wing requiring both to pit. Though with two races still to run. And this
Hamilton’s frustration was the great- in a car that was frequently second
er since there were only three wheels best before Ferrari developed meon his wagon – indeed he wondered chanical issues late in the season.
whether the incident might
When his car was good at
have been deliberate – the
the power circuits, Hamsecond place or better Vetilton extracted the maxiWhen his
tel required to prolong the car was good, mum from it, and when it
season was out of reach.
wasn’t he kept the scorehe extracted
Four world titles is a
board moving.
the
maximum
hefty number, one betNine years after taktered by only two men in from it, and
ing his maiden world title,
the history of Formula when it wasn’t Hamilton claims to be at
One. Alonso, who some he kept the
one with himself. A prewould have as good as any scoreboard
Christmas meeting at the
of this generation, defers moving
home of Mercedes sportto Hamilton as the epoch’s
ing director, Toto Wolff,
standard bearer. If he is
proved cathartic. The anigood enough for the mighty Span- mosity and tension that corrupted
iard, that ought to be testimonial the atmosphere during the intra
enough for any man.
team race for last year’s championHamilton maintained his record ship, which concluded with a Nico
of scoring in every grand prix this Rosberg triumph, was processed in
season. That it proved sufficient is what has been described as a “kitchtestament to his crushing applica- en conference”.
tion following the summer recess,
“It was about the whole year. I was
turning a 14-point deficit after Hun- blazingly honest with the guy and
gary into an unassailable position I asked him to be honest with me,”
The
Sport
Matrix
The stories you
need to know
Lewis Hamilton
is congratulated
after claiming his
fourth world title
yesterday AP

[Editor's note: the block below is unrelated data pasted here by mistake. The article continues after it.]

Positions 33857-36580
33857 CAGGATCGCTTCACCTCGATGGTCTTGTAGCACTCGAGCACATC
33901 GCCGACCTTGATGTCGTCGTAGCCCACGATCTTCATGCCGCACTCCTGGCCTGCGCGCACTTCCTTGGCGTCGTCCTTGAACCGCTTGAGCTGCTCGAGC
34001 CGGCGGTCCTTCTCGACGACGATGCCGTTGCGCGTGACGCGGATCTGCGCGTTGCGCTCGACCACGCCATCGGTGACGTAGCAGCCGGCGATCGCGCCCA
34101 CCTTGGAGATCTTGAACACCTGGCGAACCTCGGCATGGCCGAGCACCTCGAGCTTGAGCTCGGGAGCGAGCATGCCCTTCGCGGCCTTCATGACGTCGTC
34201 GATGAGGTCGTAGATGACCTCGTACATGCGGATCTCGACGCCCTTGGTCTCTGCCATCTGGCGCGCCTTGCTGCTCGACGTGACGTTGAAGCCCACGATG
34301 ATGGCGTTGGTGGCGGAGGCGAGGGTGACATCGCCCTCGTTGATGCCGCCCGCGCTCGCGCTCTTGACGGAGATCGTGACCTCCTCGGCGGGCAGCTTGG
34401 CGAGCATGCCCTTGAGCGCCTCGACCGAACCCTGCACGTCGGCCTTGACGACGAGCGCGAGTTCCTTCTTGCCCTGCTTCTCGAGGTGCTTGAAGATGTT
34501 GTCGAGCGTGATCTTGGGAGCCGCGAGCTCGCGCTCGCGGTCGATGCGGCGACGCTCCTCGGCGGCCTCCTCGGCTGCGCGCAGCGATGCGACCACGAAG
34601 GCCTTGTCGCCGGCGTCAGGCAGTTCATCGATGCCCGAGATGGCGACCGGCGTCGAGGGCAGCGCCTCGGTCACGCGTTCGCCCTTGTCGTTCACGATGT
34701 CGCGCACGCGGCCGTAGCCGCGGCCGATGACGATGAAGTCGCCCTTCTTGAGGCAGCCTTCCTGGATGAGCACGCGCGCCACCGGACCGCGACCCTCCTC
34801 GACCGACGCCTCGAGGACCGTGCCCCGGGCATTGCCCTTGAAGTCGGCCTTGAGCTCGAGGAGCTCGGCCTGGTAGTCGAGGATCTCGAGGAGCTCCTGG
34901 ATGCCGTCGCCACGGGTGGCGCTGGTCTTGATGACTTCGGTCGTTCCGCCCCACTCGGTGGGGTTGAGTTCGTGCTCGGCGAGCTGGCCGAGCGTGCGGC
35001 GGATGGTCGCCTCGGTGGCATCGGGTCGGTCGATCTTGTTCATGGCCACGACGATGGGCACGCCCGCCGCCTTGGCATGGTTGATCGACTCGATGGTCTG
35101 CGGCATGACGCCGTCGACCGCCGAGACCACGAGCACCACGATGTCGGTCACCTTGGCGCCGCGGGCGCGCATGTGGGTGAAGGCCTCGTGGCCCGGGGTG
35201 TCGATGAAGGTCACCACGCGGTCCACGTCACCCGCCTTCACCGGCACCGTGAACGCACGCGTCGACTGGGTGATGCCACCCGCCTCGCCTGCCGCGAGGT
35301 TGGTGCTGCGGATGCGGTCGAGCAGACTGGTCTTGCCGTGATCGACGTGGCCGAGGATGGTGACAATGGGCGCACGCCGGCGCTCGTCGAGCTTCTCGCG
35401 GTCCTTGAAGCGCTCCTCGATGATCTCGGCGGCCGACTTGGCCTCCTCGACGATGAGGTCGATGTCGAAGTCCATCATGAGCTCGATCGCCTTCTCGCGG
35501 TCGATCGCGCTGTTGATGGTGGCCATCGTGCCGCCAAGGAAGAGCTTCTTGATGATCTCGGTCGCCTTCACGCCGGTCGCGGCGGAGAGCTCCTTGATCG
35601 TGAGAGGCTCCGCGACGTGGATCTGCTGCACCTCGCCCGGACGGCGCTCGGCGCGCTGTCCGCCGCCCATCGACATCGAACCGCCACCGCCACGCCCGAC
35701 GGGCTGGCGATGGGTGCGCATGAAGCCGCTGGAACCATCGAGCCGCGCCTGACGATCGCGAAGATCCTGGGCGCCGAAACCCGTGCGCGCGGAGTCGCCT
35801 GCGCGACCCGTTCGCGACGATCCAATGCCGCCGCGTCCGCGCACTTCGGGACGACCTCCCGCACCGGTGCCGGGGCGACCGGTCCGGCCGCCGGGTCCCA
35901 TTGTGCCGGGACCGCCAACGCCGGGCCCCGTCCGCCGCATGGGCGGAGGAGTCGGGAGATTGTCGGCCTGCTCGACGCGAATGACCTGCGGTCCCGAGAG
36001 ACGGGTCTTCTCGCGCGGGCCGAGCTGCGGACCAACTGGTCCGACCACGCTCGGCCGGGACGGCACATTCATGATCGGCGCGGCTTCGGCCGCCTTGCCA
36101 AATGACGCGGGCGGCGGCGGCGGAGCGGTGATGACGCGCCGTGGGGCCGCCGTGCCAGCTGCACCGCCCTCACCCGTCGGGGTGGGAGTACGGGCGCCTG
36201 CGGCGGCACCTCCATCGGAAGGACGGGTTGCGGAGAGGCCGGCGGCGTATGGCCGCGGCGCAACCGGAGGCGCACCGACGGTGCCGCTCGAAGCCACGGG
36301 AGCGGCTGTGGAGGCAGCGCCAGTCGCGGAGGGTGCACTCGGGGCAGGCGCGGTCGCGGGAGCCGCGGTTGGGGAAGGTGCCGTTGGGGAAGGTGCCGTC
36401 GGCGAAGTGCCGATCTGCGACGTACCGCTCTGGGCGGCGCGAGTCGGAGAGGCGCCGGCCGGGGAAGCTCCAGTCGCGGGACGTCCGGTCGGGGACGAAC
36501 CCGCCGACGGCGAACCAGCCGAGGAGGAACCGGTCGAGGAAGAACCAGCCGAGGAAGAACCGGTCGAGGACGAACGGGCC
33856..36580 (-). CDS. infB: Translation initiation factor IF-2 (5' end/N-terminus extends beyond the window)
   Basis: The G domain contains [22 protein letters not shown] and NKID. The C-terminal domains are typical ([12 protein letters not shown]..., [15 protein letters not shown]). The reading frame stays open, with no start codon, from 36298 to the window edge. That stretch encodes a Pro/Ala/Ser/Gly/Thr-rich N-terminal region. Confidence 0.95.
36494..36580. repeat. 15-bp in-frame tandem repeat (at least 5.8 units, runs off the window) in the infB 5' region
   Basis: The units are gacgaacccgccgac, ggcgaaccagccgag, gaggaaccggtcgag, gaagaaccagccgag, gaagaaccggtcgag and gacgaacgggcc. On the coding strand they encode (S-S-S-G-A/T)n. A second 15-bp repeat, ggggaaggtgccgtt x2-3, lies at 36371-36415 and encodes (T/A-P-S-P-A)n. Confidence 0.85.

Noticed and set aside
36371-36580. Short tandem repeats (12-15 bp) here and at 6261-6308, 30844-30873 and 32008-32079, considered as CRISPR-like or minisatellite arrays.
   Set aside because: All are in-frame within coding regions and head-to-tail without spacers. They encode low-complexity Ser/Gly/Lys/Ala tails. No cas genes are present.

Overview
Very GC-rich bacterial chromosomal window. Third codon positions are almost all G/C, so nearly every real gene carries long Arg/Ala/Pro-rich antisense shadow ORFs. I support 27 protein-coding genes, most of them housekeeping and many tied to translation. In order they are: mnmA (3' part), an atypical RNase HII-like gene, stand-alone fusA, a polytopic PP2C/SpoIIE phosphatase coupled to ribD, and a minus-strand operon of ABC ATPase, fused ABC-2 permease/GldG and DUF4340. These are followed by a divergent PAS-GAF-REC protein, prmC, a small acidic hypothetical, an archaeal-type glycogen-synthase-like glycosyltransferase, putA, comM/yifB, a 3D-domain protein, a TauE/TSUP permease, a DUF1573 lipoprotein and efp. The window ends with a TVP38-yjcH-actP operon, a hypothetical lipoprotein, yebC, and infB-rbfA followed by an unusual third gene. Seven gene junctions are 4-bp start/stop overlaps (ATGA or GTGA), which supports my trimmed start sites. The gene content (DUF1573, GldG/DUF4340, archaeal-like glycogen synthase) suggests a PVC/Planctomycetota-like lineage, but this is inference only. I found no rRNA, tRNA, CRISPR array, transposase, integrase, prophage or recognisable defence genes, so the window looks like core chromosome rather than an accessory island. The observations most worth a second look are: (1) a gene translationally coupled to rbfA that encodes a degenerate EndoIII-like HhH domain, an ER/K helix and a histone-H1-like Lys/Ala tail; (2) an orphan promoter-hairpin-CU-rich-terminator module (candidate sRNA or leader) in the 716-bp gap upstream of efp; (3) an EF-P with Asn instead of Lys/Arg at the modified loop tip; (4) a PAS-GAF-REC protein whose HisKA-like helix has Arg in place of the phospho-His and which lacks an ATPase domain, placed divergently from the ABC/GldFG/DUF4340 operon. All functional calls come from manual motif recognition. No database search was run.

MOTOGP
Dovizioso delays
Marquez crowning
Andrea Dovizioso won a rain-hit
Malaysian Grand Prix yesterday to
delay Marc Marquez’s coronation.
The Italian is now 21 points behind
leader Marquez with one race to go,
in Valencia. But even if Dovizioso
wins to claim 25 points, Spaniard
Marquez – fourth yesterday – would
only have to finish 11th to get the five
points he needs for a fourth title.
Dovizioso’s Ducati team-mate Jorge
Lorenzo finished second yesterday
with Yamaha’s Johann Zarco third.
Hamilton told Sky. “We just got it all
out. At the end of it, I said ‘I’m still
your driver and next year I want to
help this team win the world title.
Let’s just communicate better.”
The interview with Martin Brundle also revealed an exquisite reference to his debut in 2007, when he
went into the final two races of the
season with a 17-point lead and still
finished second. “I should have been
the champion,” he said. “One day I
will tell you what I really think about
what happened that year.”
Having been hit with a $100 million
fine, a record censure in any sport, for
cheating via the acquisition of Ferrari intellectual property in a dossier
passed to a McLaren design engineer,
it would have been awkward had
GOLF
Rose superb finish pips Johnson
Justin Rose produced a brilliant
finish to take advantage of a
stunning collapse from
world No 1 Dustin
Johnson and win
the WGC-HSBC
Champions title
in Shanghai.
Rose (right) began
the final round eight
shots behind Johnson
and was still six adrift at
the turn, but fired five birdies
in a back nine of 31 to complete a
closing 67, with Johnson slumping to
a 77. Rose finished two shots ahead
of Ryder Cup partner Henrik
Stenson, Brooks Koepka and
Johnson, who had started
the day with a six-shot lead.
The victorious Brit
said: “It’s unbelievable.
“It’s been a long time since
I’ve won, or at least it feels
like that. I’ve won every year
since 2010, if you include the
Olympics last year. I’ve left it late
this year but it feels amazing.”
Hamilton prospered in a guilty team
against the injured party.
Perhaps Hamilton feels the six laps
he spent on shot tyres at the penultimate race in China that led to his
spinning off into a gravel trap as he
entered the pits, and the mystery
glitch that cost him in the final race
in Brazil, were somehow connected
to that issue. We shall have to wait
BOXING
Dream Dublin date